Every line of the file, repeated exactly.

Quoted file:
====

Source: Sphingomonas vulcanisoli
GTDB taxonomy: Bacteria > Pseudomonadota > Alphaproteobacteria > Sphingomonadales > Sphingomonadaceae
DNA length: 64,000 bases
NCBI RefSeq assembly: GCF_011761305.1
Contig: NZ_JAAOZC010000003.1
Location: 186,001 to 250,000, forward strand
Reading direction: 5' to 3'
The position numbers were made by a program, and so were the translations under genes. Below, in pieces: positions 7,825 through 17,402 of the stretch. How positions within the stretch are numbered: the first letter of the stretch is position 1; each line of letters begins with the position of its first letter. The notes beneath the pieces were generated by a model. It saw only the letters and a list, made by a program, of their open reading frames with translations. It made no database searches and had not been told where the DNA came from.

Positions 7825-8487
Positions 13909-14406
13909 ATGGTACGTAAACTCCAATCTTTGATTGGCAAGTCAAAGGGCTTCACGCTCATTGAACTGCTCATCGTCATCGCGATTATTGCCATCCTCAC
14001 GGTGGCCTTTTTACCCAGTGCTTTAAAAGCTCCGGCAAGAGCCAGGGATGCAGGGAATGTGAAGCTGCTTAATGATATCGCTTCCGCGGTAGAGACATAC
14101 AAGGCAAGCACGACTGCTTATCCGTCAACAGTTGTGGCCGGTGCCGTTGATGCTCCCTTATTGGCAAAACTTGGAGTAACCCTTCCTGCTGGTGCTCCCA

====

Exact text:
Source: Sphingomonas vulcanisoli
GTDB taxonomy: Bacteria > Pseudomonadota > Alphaproteobacteria > Sphingomonadales > Sphingomonadaceae
DNA length: 64,000 bases
NCBI RefSeq assembly: GCF_011761305.1
Contig: NZ_JAAOZC010000003.1
Location: 186,001 to 250,000, forward strand
Reading direction: 5' to 3'
The position numbers were made by a program, and so were the translations under genes. Below, in pieces: positions 7,825 through 17,402 of the stretch. How positions within the stretch are numbered: the first letter of the stretch is position 1; each line of letters begins with the position of its first letter. The notes beneath the pieces were generated by a model. It saw only the letters and a list, made by a program, of their open reading frames with translations. It made no database searches and had not been told where the DNA came from.

Positions 7825-8487
Positions 13909-14406
13909 ATGGTACGTAAACTCCAATCTTTGATTGGCAAGTCAAAGGGCTTCACGCTCATTGAACTGCTCATCGTCATCGCGATTATTGCCATCCTCAC
14001 GGTGGCCTTTTTACCCAGTGCTTTAAAAGCTCCGGCAAGAGCCAGGGATGCAGGGAATGTGAAGCTGCTTAATGATATCGCTTCCGCGGTAGAGACATAC
14101 AAGGCAAGCACGACTGCTTATCCGTCAACAGTTGTGGCCGGTGCCGTTGATGCTCCCTTATTGGCAAAACTTGGAGTAACCCTTCCTGCTGGTGCTCCCA